LatinaLista -- The National Urban League celebrates its 100th anniversary this year, and like it has for the past 34 years, released their annual "State of Black America" (SOBA).
The SOBA traditionally features the Equality Index -- a black-white comparison of how blacks in America are faring compared to whites. This year, for the first time, the National Urban League included a Hispanic Equality Index -- comparing Hispanics with whites.
"The 2010 Hispanic Equality Index stands at 75.5%. The indexes for each of the categories are 61% in economics, 62.4% in social justice, 71.9% in civic engagement, 76.5% in education and 103.4% in health."
The patterns of inequality for blacks and Hispanics relative to their white counterparts are similar in some ways, yet quite different in others.
Economics and social justice are the two areas with the greatest inequality for both groups, however, blacks are most equal to whites in civic engagement (102% for blacks and 71.9% for Hispanics) while Hispanics are most equal in health (103.4% for Hispanics and 72.9% for blacks).
Other significant findings of the Equality Index are:
Less than half of black and Hispanic families own a home (47.4% and 49.1%) compared to three quarters of white families. Blacks and Hispanics are more than three times as likely as whites to live below poverty.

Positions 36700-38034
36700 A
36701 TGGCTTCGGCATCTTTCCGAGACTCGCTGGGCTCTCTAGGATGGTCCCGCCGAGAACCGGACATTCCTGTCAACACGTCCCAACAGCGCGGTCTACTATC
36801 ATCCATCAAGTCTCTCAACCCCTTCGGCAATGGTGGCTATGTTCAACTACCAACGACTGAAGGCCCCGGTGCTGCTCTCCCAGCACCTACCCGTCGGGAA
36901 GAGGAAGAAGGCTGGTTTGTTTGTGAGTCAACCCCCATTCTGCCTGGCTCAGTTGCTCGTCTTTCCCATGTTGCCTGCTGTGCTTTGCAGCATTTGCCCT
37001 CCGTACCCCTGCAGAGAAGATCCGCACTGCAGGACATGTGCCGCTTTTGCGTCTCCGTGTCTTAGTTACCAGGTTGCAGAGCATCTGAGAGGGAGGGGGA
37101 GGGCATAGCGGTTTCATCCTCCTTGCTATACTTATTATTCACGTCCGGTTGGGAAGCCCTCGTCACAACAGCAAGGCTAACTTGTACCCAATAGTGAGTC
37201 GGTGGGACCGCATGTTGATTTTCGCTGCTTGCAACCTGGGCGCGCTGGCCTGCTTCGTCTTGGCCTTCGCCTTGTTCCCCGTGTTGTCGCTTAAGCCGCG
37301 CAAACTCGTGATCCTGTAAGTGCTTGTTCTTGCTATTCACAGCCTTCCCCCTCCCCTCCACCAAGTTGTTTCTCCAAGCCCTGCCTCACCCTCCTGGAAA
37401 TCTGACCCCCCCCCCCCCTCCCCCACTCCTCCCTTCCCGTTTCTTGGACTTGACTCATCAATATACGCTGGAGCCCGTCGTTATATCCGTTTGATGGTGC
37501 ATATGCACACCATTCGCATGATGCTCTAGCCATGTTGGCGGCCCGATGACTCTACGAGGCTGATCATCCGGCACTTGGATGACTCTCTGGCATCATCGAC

Disparities in economic opportunity and health-care are reflected in the childhood obesity epidemic among minority populations - among black children ages 6- 11, 18.6% of boys and 24% of girls are overweight and among Hispanic children, it is 27.5% for boys and 19.7% for girls. For white children, the corresponding numbers are 15.5% for boys and 14.4% for girls.
For the population over 25, whites are more than one and a half times as likely as blacks and two and a half times likely as Hispanics to hold a bachelor's degree.
Hispanics have a dropout rate of 26.2% among 18-24 year olds compared to 13% for blacks and 10.8% for whites.
2008 data indicates that blacks are six times more likely and Hispanics are three times more likely than whites to be incarcerated.
The SOBA is not just full of gloomy news. Its authors do propose a series of solutions.
However, the main message remains that any lasting solutions have to be adopted by all parties, so that inequities are diminished and every American child starts life on an equal footing.